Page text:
The second thing it does, is gathers email addresses. As it says, 'I agree with Hillary and Next Generation that our children are too small to fail' - doesn't everybody agree with that? So, sign up, give your email address, and wait for a few emails from Hillary talking about children and why they deserve better chances. It is gold.

5. The timing is all a bit too good...

I don't know about you, but I have the sense that the speed in which all these things are happening hasn't been left to chance.

Feb 1st - Hillary stops being Secretary of State
Feb 5th - Bill and Chelsea email supporters inviting them to 'Thank Hillary' for all her work
Early Feb - Launches
March 18th - Hillary launches online video supporting LGBT marriage
Early April - Release date set for Hillary's new memoir
June 10th - Hillary joins Twitter
June 14th - Hillary launches 'Too Small to Fail'

Is it just me, or is somebody very carefully remaining in the press, for all the right reasons? Since she left her position as Secretary of State to spend more time at home with her family, she's spent a great deal of time championing specific causes and positioning herself very carefully. Are those the actions of somebody about to retire and eat boiled sweets on the front porch?

I don't think so.

So, that's what I think. What do you think? Leave your comments below.

Friday, 7 June 2013

Stephen Fry, the NHS and my being as mad as a box of frogs.

Over the next couple of weeks, I can promise you that there will be a lot of different things written about Stephen Fry and his disclosure that he'd attempted suicide last year. I realise that calling it a disclosure is the most horribly clunky language to use, but it's also right. It wasn't a confession, it wasn't a tell-all interview, he just told a room full of people. I haven't a doubt in my mind that given two weeks, Stephen Fry will have been called courageous and brave more times that you might care to remember. He'll be so safe a national treasure that the National Trust will put down a deposit. Whilst I don't disagree with any of that, I do think it blunts the power of his action.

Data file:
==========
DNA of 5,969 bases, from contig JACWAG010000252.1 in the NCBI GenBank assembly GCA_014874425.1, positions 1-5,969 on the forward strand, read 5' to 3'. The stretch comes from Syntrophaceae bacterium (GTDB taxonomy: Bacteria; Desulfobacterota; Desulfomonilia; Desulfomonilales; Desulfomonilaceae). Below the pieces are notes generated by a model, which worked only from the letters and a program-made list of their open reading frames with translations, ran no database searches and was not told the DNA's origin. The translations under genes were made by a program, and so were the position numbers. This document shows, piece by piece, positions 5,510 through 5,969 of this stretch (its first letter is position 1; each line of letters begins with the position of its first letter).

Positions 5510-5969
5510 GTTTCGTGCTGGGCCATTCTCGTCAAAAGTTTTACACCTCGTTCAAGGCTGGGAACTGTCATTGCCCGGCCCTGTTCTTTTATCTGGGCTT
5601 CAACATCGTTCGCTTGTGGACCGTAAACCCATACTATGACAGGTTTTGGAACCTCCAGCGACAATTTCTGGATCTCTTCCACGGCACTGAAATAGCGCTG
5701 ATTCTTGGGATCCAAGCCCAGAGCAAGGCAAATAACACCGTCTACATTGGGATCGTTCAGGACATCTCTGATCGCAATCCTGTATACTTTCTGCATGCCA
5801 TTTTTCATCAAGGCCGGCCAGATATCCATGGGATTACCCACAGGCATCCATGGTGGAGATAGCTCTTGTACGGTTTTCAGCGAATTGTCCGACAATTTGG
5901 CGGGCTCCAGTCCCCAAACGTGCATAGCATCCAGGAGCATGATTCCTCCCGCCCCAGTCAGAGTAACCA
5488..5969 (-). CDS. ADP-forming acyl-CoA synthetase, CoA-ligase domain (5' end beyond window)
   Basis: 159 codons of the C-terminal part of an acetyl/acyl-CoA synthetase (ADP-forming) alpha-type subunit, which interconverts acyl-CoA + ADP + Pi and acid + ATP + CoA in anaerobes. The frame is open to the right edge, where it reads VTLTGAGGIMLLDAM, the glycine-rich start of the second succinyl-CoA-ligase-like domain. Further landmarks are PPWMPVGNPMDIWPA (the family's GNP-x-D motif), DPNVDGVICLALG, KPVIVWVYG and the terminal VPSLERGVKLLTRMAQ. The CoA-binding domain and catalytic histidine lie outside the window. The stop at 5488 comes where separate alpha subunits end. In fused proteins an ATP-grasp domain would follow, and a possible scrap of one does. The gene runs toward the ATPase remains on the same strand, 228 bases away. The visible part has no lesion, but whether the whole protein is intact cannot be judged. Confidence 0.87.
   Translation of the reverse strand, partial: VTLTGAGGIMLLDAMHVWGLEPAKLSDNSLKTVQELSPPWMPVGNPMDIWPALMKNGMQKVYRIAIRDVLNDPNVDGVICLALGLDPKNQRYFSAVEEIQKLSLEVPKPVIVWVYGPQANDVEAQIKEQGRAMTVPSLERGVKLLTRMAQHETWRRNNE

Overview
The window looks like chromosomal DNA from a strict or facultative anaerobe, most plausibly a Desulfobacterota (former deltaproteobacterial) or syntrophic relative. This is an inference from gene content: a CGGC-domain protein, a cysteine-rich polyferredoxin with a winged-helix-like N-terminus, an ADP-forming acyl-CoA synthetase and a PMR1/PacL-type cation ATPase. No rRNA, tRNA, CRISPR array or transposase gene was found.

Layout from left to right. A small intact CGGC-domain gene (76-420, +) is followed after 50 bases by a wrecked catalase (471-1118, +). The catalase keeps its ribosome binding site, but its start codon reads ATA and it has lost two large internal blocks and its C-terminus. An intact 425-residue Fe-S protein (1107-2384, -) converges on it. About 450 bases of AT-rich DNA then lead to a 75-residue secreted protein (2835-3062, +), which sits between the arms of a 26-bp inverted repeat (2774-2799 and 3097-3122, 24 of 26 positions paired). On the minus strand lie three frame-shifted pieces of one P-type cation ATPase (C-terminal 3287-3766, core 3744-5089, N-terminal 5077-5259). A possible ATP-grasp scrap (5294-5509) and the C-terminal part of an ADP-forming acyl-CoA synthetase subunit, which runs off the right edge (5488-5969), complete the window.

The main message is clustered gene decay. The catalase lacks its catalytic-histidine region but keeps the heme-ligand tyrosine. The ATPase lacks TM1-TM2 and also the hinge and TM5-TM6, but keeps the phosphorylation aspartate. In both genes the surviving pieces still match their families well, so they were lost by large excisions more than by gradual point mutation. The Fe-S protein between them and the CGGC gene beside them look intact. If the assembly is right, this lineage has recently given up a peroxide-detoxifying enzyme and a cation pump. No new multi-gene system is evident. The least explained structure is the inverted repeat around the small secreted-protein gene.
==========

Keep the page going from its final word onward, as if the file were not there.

Stephen Fry, wearing a rather fetching hat.
In telling an audience, and listeners, or viewers, about such a private and lonely time, he will have blown the lid off depression and mental health issues for many people. For me, the real power of the thing was the fact that he didn't wait ten years to tell everybody on the pages of an autobiography - this was last year, this was recent, this was alive. Too often mental health episodes aren't seen from the present, they're seen as a retrospective glance to something that has passed. Stephen's choice has meant that rather than this being something that happened back then, that happened, but can be largely ignored, this issue is alive and real. That's something I have great gratitude for. 

A few years ago, different events led to me withdrawing from my English Literature course at the University of Sussex. I found that I'd been travelling home nearly every weekend, sometimes taking the four hour journey to Brighton for an hour-long lecture then coming straight back home to Somerset again. When I was at Sussex for any great length of time I would lock myself in my room and comfort eat to a horrible extent. My withdrawal was my acceptance that it wasn't the right time and that I couldn't take it.